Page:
Aleksandra Mir’s work often brings groups of people together in the name of failure. First Woman on the Moon (1999), in which she created giant lunar craters on a Dutch beach with a group who were triumphantly photographed, highlighted not only the futility of the gesture, but also the failure to get a woman on the moon before the end of the millennium a correction that could only be made in art, image and fantasy. For works such as The Church of Sharpie (2005), Mir assembled people to make her large drawings with the ‘world’s favourite marker pen’, all furiously scribbling until the ink ran dry, but also witnessed the beginnings of a spiritual structure within the group. In religion, outer space and Italy, she tells ArtReview what she’s been searching for.
Laura Allsop: Tell us about the How Not to Cookbook (2009).
Aleksandra Mir: While the typical cookbook format gives you a recipe for obvious success, it does not take into account the many ways in which its execution can fail due to the cook’s lack of experience. Based on my own personal history of cooking disasters, the project invited a thousand people from all around the world to give their advice of how not to cook. I have been interested in how we are taught or teach ourselves through trial and error. By making our guilty failures public, we may even be creating an original and subversive form of art, rather than simply aspiring to obvious and repetitive results.
Frequently in your work, you try to create and link communities. Where does this impulse come from?
From a very general interest in sociability. I like to be around people.
Is your view of the potential of communities essentially optimistic? Are you convinced of art’s ability to push things forward?
Not necessarily. My work often encompasses failure.
How did your postcard piece at last year’s Venice Biennale come about?
I printed one million fake postcards of Venice, entitled Venezia (all places contain all others). The cards depict a range of waterways from around the world: frozen Nordic rivers, desert springs in the Sahara, beaches in Miami, skylines on the shores of Sydney and Manhattan, lakes from German forests, the fountains of Paris. The postcards were giveaways to the public of the Biennale. You could take them home, or write them on the spot and send them out to your relations in the world through two Poste Italiane mailboxes that were installed as part of the work and emptied daily by an actual postman. I have been interested in: demography; ephemera; distribution; tourist economies; truth; authenticity; representation; water as a symbol for globalisation; water as the constitution of our bodies; water as determining the borders of our national geographies; water as carrier and distributor of pollution; water as language; Venice as extended out to the world’s oceans, rivers, lakes and ponds; Venice in every molecule of the rain.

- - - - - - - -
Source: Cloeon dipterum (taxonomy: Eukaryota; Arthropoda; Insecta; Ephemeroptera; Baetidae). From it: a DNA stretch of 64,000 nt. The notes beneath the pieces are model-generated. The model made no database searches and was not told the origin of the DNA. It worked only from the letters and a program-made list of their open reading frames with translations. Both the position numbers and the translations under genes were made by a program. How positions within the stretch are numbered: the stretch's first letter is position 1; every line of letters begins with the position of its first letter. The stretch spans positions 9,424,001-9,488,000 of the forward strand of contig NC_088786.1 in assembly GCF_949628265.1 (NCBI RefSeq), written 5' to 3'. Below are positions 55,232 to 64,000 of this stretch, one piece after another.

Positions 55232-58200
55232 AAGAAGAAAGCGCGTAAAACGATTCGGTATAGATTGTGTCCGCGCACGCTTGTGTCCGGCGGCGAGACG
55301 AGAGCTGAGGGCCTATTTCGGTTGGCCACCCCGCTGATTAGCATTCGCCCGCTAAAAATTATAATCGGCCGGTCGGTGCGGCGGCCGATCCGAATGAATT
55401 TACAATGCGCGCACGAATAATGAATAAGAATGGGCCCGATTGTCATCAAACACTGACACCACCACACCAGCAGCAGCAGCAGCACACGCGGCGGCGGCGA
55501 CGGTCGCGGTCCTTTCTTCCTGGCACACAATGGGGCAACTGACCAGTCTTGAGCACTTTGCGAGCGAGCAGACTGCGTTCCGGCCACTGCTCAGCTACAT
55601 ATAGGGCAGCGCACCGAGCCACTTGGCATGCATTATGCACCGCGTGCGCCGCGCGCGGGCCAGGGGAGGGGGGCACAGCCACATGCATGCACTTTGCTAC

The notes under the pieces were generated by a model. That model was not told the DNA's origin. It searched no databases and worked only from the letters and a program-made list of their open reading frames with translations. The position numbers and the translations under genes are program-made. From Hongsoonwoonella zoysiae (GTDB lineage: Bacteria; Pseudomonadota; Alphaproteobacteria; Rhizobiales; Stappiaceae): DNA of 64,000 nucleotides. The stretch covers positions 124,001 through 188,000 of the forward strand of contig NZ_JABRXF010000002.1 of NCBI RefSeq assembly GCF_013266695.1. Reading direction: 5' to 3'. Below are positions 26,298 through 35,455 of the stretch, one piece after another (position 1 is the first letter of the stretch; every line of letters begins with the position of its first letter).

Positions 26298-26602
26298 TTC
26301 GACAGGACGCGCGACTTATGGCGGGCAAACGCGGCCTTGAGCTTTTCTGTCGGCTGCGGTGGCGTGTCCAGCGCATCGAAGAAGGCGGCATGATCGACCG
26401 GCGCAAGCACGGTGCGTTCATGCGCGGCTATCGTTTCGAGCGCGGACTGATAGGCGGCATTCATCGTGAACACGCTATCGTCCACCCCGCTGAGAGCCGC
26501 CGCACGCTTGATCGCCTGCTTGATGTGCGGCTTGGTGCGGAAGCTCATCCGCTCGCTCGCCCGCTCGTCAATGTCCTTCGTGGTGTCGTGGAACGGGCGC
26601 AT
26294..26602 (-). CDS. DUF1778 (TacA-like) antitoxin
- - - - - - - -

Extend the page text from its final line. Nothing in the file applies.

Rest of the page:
You work a lot with archives – what is it about them that attracts you?
The concentration of information.
Your work shows a pronounced interest in news media and in typography. Would you ever want to set up and edit a magazine yourself?
I have been working with graphics, print and publishing since I was a child, long before I even knew what art was. I made my own magazine when I was about ten. It dealt with the concerns of a female ten-year-old and only came out in one handmade copy that circulated between readers in the classroom. I loved the idea of talking about my and my friends’ day, of organising information, creating pictures, copy and layouts. The sensual physicality of ink and paper, the way pagination and folds work. I enjoy the systems of distribution and the accessibility of print; that holds a lot of power for me. About 30 percent of my practice today still takes the form of printed matter.
Tell me about living and working in Sicily – is there a community of artists there?
I never searched for an art community I searched for a real location with many different people in it. Changing cultures is good for an artist. The shock forces you to look closer while artistic licence gives you the privilege to romanticise, a combination which I find to be very productive. Despite the huge effort to move, learn a language and form new relations, I happily change cultures like others change knickers. Living in Palermo has been like a four-year-long headstand for me, mainly in regards to my newfound understanding of provinciality. Some capital-city mentalities are more narrow-minded and politically stuck-up than that of a chaotic village life. In Palermo, they say that a red traffic light is not an imperative but a suggestion. You negotiate it. So this is a place of daily and vivid debate which never goes stale. I travel a lot regardless, and they now tell me in Milan that I have a Sicilian accent. I am very much enjoying the sheer politics of that.